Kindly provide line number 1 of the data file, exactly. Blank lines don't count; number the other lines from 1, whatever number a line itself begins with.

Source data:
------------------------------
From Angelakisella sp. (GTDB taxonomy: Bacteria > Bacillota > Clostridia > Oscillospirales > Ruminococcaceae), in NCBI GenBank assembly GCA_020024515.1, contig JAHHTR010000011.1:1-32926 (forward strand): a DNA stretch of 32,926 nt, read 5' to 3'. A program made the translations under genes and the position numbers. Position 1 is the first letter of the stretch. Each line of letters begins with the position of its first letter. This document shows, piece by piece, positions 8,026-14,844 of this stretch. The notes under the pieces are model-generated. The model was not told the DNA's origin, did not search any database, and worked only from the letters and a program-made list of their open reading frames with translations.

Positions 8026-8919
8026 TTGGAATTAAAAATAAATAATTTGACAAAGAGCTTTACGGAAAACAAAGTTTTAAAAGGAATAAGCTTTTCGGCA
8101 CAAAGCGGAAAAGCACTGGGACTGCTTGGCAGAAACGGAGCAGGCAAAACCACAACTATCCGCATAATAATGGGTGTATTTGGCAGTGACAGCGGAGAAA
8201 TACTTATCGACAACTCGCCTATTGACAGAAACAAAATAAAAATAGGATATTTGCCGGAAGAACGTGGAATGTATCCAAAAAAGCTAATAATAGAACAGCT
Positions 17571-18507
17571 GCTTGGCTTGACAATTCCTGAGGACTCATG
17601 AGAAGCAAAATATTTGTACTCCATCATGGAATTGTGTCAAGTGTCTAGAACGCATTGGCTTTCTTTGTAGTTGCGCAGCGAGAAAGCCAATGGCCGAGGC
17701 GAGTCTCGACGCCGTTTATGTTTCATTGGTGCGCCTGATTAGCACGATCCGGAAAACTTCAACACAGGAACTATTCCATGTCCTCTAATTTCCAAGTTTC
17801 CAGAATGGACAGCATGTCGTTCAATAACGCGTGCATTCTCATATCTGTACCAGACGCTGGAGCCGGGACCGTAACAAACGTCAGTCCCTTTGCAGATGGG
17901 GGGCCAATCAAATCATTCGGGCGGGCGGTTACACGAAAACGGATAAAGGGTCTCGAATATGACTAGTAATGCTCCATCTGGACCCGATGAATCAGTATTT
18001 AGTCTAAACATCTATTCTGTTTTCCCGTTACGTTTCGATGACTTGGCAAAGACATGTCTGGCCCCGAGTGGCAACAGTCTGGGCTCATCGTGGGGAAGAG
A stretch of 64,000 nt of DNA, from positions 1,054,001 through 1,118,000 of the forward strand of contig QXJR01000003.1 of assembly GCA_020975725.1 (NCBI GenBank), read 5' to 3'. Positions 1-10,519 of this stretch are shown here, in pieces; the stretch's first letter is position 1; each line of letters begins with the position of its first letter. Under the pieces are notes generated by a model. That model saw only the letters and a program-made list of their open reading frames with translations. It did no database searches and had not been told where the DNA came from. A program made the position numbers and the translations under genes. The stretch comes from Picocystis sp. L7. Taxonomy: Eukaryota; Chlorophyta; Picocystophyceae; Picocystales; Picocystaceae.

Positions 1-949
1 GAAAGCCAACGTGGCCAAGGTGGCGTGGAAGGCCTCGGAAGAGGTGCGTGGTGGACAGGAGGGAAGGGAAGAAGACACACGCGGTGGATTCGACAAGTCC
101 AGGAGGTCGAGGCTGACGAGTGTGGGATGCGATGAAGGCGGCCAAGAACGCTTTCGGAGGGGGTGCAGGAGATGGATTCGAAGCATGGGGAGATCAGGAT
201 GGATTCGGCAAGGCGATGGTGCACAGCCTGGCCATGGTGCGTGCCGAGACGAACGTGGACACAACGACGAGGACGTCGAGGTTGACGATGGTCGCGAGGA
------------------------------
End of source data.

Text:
From Angelakisella sp. (GTDB taxonomy: Bacteria > Bacillota > Clostridia > Oscillospirales > Ruminococcaceae), in NCBI GenBank assembly GCA_020024515.1, contig JAHHTR010000011.1:1-32926 (forward strand): a DNA stretch of 32,926 nt, read 5' to 3'. A program made the translations under genes and the position numbers. Position 1 is the first letter of the stretch. Each line of letters begins with the position of its first letter. This document shows, piece by piece, positions 8,026-14,844 of this stretch. The notes under the pieces are model-generated. The model was not told the DNA's origin, did not search any database, and worked only from the letters and a program-made list of their open reading frames with translations.